4. Shikellamy State Park
Get a glimpse of the river’s confluence—where the west branch and north branch combine into a single stem—at Shikellamy State Park. Consisting of two separate areas, a marina located on an island at the beginning of the north branch and an overlook on the west side of the west branch, Shikellamy offers a unique view of the confluence of hundreds of miles of river.
5. Sproul State Forest
Explore the Susquehanna’s west branch by visiting Sproul State Forest. Covering over 467 square miles, Sproul is the largest state forest in Pennsylvania, with plenty of space for picnicking, hunting, fishing, boating, camping and trails for hiking, biking, horseback riding, cross-country skiing and ATVs.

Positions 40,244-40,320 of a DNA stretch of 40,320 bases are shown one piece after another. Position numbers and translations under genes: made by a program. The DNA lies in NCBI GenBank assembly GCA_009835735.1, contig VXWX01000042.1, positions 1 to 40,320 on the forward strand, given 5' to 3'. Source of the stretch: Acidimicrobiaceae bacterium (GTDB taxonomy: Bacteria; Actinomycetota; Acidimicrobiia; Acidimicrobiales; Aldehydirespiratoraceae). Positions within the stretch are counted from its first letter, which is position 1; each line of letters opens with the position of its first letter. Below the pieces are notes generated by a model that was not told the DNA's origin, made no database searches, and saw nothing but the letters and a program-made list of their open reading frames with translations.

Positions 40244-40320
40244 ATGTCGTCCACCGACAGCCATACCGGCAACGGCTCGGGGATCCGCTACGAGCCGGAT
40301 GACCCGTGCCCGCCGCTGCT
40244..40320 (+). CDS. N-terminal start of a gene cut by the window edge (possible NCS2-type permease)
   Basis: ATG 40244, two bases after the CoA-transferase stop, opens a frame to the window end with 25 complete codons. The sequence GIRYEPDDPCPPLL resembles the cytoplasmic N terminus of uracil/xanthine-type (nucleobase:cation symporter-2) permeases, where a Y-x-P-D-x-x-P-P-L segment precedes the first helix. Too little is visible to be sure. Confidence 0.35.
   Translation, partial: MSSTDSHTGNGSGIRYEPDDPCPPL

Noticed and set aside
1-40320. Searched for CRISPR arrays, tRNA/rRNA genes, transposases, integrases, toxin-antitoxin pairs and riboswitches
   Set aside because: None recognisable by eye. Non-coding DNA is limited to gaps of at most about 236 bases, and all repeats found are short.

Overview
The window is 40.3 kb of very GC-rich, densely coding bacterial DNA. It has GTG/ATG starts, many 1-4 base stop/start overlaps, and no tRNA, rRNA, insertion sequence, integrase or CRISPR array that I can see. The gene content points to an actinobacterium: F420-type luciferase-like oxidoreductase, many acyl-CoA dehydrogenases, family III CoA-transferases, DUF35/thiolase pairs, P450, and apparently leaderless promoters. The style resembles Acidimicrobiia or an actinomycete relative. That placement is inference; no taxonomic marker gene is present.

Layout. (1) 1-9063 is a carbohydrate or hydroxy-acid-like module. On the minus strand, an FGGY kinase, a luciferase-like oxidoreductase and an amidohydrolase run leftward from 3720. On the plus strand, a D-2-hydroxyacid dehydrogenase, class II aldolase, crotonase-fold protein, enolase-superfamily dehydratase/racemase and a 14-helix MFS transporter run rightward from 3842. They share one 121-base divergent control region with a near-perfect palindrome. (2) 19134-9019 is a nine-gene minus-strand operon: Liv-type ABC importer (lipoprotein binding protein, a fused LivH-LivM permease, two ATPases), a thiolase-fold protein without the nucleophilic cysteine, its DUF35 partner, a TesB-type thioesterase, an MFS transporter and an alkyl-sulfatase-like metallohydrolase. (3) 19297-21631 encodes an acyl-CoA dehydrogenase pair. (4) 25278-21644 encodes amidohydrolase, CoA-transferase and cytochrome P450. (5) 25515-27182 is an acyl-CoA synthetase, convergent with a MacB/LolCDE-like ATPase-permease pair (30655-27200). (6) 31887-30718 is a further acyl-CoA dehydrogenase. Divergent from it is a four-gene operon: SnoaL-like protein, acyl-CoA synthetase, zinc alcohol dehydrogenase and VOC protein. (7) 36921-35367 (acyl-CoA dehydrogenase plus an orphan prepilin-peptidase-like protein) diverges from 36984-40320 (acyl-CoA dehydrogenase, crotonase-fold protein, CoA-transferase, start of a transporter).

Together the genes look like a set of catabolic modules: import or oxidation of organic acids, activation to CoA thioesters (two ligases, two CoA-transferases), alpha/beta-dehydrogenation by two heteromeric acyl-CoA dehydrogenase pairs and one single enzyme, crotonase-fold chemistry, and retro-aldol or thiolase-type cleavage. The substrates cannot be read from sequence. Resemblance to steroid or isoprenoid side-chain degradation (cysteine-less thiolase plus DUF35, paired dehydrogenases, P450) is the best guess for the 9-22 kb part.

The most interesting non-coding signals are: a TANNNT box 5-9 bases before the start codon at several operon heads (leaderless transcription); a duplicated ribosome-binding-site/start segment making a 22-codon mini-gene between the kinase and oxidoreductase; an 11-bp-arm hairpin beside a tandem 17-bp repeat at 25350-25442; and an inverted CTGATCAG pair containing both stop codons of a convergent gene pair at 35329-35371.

6. Ned Smith Center for Nature and Art
Continue down the Susquehanna River to Millersburg, Pennsylvania, and stop into nature and art museum named after hometown artist, naturalist and writer, Ned Smith. The museum, featuring the artist’s work as well as rotating exhibits, sits on over 500 acres of land that contain 12 miles of trails as well as views of the Susquehanna River.
7. Susquehanna Museum
End your trip down the river at the beginning of the Chesapeake Bay in Havre de Grace, Maryland. There you can visit the Susquehanna Museum, located in a building that originally served as the lock house for the Tidewater Canal. The canal spanned the 45 miles between Havre de Grace and Wrightsville, Pennsylvania, creating a link for easy trade among central Pennsylvania, Philadelphia and Baltimore. The restored lock house now serves as a museum telling the history of the canal and Havre de Grace.
What’s your favorite spot along the Susquehanna River? Tell us in the comments!
Richard Burlingame hoses down cages of oysters pulled from the Rappahannock River at Rappahannock Oyster Company in Topping, Virginia. Like many others in Virginia, the company has turned to aquaculture—oyster farming—in recent years to yield a more sustainable harvest.